• Warrantless search: “Asking private organisations to share this sort of data, no matter what the exigency is, can be construed as a form of a warrantless search,” Kar said.

Requirements for data centres, VPN and cloud service providers

What does CERT-In want companies to do: Data Centres, Virtual Private Server (VPS) providers, cloud service providers, and Virtual Private Network Service (VPN Service) providers, are required to register the following accurate information about customers and subscribers for a period of 5 years or longer duration after any cancellation or withdrawal of the registration:

  • Validated names of subscribers or customers hiring the services
  • Period of hire including dates
  • IPs allotted to or being used by the members
  • Email address and IP address and time stamp used at the time of registration
  • The purpose of hiring services
  • Validated address and contact numbers
  • Ownership pattern of the subscribers or customers hiring services

Why this is problematic: 

  • Will anyone comply with these requirements? “I can run a VPN on my Amazon account by spinning a machine in less than a minute and use it when I travel. What will Amazon do about it? Are they going to keep logs? And how, since I own that machine for a small time? This is basically a policy which is non-enforceable and CERT doesn’t have the capacity to detect if it is not enforced,” Venkatanaryanan said.
  • The direction will not affect criminals: “This is just going to make life difficult for the general, law-abiding citizen who’s just using VPN to get by. Someone who is a ransomware operator, that person is not going to be deterred by certain directives. They anyway have access to specialized service providers,” Suman Kar said.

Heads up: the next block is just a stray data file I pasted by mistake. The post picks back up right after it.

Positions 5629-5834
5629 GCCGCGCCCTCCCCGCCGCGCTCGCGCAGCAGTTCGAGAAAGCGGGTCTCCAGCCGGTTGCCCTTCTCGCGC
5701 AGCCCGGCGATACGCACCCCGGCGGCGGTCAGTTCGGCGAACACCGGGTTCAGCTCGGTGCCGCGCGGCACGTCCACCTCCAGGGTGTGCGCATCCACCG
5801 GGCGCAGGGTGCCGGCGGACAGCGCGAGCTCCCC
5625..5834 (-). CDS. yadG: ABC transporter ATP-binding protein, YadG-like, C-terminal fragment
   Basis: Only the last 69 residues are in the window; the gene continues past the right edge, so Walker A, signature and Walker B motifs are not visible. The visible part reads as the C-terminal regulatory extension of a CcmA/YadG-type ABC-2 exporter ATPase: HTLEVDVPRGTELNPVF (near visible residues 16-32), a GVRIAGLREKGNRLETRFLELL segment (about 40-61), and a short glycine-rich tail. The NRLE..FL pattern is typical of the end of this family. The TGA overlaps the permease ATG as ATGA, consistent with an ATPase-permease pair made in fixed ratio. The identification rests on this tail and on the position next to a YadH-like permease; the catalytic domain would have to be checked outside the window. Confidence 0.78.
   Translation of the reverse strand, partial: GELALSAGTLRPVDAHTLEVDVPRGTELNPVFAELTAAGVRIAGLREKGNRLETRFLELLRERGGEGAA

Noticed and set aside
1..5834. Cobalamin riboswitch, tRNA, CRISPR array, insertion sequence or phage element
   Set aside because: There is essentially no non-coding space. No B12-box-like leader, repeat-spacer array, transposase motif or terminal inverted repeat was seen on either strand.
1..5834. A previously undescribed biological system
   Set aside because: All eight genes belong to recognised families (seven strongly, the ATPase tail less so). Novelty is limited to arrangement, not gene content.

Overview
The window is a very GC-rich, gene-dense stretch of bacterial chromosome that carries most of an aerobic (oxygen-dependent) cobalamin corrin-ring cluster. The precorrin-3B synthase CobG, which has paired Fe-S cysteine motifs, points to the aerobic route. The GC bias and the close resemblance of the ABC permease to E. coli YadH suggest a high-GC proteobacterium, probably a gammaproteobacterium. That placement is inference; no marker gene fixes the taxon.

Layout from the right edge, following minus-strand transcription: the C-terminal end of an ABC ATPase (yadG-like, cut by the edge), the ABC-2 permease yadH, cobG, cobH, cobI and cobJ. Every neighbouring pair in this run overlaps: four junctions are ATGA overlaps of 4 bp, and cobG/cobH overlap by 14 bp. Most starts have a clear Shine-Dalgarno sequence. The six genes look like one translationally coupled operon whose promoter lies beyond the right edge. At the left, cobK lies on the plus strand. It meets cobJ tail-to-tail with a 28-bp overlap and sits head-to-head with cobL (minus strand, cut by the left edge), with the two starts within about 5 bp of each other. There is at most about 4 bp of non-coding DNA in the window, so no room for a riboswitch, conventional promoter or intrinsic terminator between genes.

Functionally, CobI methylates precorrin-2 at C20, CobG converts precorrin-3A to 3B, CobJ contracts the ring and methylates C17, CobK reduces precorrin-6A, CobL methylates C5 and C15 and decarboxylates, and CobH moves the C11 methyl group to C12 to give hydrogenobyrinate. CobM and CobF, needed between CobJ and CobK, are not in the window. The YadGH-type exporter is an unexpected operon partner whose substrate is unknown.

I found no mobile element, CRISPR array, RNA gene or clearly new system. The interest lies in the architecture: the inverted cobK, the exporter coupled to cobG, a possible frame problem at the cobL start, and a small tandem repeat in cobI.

• No one will buy an Indian VPN: “VPNs are about preserving your privacy but the government is suddenly saying now you have to do KYC for VPNs. Somebody will challenge it. Obviously, nobody will buy any Indian VPN,” Srinivas Kodali said.
  • Can contain confidential company data: “My VM (Virtual Machine) usage pattern can leak sensitive or company confidential information. It might basically give my competitors an idea of how I optimize my services. So that is critical business information that I would never, ever want anyone else to have. So basically you want insight into my operational efficiency,” Kar explained.
  • Will result in users shifting to shadier services: “In both, the crypto KYC as well as the cloud service-related directions, there’s a very high possibility that genuine consumers who were using service X will be driven away from this name brand service to some shadier service Y just because that shadier service says that we don’t really care about certain directions. The moment you bring in regulation, complying with regulation incurs a certain amount of cost, that cost has to be borne by the company and the company will in turn pass that cost onto the consumers or their customers, which means at the end of the day, your service costs will increase and then there will be these shady operators who say, okay, we’re not compliant, so we can keep our prices low,” Kar said. “This is exactly what happened when the government banned the number of apps. The moment there was this ban, a number of new apps cropped up on Google Play Store and researchers found a few months later that most of them were bogus and essentially either captured customers’ PII or were luring unsuspecting customers to scams and fraud.”